GLOBAL leaders are being urged to follow the lead of First Minister Nicola Sturgeon by pledging money to compensate countries suffering the most from climate change.

The call has come ahead of COP27 which begins in Egypt today as the world faces an “existential crisis”.

Scotland last year became the first country to commit to paying “loss and damages” to countries at the forefront of the climate change crisis and Sturgeon has been praised for “breaking the taboo” by promising £2m.

Wallonia in Belgium and Denmark have since followed and the issue is on the official agenda for the first time at this year’s event.

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“We are hoping world leaders will take a lead from the First Minister of Scotland who last year pledged £2m to compensate for loss and damage – I liked that she said she said this was not ‘charity’ but ‘reparation’ for people, mostly in the global south, for the suffering they have experienced and are going through even as we speak,” Zambia-based Father Leonard Chiti, told the Sunday National.

Covering countries in ­southern ­Africa in his day job as Jesuit ­Superior and an ambassador for the Scottish Catholic International Aid Fund (SCIAF), he has seen first-hand the effects of climate change caused by man-made global warming.

Speaking from Lusaka, he said: “Climate change for us is really a ­matter of life and death. People are not able to protect themselves from the extreme weather climates and they don’t have the resources to ­rebuild their lives or livelihoods once the damage is done.

“We are coming to Egypt with a very simple message – that people in the north have caused the most ­emissions that are causing global warming and climate change but ­people in the south, who have caused the least damage, are the ones suffering the most. It is a moral issue.”

Father Chiti, who was at COP26 in Glasgow, said it was significant that this year’s conference is being held in Africa as many people from the global south had been unable to go to Scotland last year, partly because of the Covid pandemic and also because many found it too difficult to obtain visas from the UK Home Office.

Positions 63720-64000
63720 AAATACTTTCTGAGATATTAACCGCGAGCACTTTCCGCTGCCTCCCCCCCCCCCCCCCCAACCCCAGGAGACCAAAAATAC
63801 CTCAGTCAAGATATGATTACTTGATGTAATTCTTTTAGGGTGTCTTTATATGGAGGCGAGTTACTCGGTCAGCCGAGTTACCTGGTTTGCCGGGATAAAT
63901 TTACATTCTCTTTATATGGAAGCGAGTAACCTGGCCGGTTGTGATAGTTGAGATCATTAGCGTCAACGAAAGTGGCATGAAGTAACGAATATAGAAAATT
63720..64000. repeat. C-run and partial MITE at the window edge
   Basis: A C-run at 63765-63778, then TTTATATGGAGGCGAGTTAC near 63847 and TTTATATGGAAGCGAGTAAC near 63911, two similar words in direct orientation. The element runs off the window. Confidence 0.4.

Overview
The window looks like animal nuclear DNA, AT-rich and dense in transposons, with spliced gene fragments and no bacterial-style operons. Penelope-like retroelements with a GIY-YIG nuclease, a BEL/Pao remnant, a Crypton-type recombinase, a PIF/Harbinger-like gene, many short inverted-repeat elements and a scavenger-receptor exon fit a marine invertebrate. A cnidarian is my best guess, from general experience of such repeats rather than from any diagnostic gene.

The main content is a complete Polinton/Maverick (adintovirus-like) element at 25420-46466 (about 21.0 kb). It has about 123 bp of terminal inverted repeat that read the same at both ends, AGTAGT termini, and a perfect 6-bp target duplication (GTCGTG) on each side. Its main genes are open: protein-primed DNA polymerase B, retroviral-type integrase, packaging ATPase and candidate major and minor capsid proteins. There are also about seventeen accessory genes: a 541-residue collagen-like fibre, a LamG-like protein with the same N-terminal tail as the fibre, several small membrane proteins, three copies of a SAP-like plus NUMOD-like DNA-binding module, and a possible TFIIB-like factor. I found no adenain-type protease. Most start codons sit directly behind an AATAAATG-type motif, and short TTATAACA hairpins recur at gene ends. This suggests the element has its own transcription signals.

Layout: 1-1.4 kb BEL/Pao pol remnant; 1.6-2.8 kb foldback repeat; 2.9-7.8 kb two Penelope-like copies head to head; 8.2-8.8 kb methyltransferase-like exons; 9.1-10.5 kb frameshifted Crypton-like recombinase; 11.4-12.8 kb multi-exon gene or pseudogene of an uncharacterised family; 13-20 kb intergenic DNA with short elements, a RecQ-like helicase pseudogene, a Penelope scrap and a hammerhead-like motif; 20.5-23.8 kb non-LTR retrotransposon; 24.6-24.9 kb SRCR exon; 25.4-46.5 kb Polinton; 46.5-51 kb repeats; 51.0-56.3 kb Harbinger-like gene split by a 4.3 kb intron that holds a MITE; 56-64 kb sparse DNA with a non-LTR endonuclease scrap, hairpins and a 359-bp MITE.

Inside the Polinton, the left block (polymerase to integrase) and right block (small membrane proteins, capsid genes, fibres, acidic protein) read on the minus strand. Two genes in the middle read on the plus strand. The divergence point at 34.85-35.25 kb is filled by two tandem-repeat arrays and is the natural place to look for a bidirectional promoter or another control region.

The National: Father Leonard Chiti (above) praised Scotland’s First MinisterFather Leonard Chiti (above) praised Scotland’s First Minister

He said he hoped the Egyptian ­location would amplify the voices of people bearing the brunt of climate change as the global north had so far had failed to act on commitments made at previous COPs.

“One is tempted to say that if they were going through the experiences we are going through here in the south they would act without any hesitation and provide the resources required to compensate for the damage and rebuild people’s lives,” said Chiti.

Small island states first made the call for a Loss and Damage fund around 30 years ago. Last year in Glasgow, the G77 group of nations led by Pakistan and China called for a global gund to be set up to address loss and damage happening now. Last month, Pakistan’s call for action was highlighted when it recently suffered catastrophic floods which could cost it $30 bilion. At COP27, a group of vulnerable nations will pick up where delegates left off in Glasgow and demand a framework to address loss and damages.

SCIAF is backing the move, calling on the UK government to build on Scotland’s lead and support a ­global fund. The charity argues that as ­outgoing COP President, the UK Government must commit funds to pay towards these losses and damages and encourage the richest countries to do likewise.

“It is really important that the UK Government plays a positive role on calling for more ambition on emission reductions and also champions the idea of a global fund ­facility,” said Anne Callaghan of SCIAF, who is travelling from Scotland for the conference. “The UK needs to commit finance for this and it needs to be grants not loans, because we are seeing the rise of climate ­indebtedness.”

She said it was wrong that low and middle income countries, who have least contributed to cause climate change, were being forced to take out loans to pay for problems that richer countries had caused.

“It is utterly unjust and not sustainable at all,” Callaghan said. “We hope the Scottish Government continues its leadership on the issue of loss and damage and challenges other ­countries to follow suit. The First Minister helped to break the taboo around the issue last year but we need to see a much bigger ­global ­commitment from other richer ­countries to a global finance facility.”

Callaghan added that there also needed to be more action in Scotland in terms of reducing emissions.

“It was in Scotland that the Industrial Revolution was kicked off with the creation of the steam engine and its use of fossil fuels which has driven the climate change impacts that we are seeing worldwide today,” she said.

“It is those who have done the least to cause climate change that are the most impacted so we have to reduce emissions and move away from fossil fuel reliance.”

The National: Anne Callaghan. Pic: Chris HoskinsAnne Callaghan. Pic: Chris Hoskins

Callaghan said that the cost of ­living crisis and the climate crisis are drawn from the same root problem in the use of more fossil fuels “We have got to move to renewables and energy efficiency because that is much better for the planet, ­better for energy security and costs for ­everyday living, and better for more insulated homes,” she said.

“We are all dealing with an energy crisis and now is the time to invest in a just transition.

“We are at a point of existential ­crisis and we need to move away from fossil fuels in order to save us all.”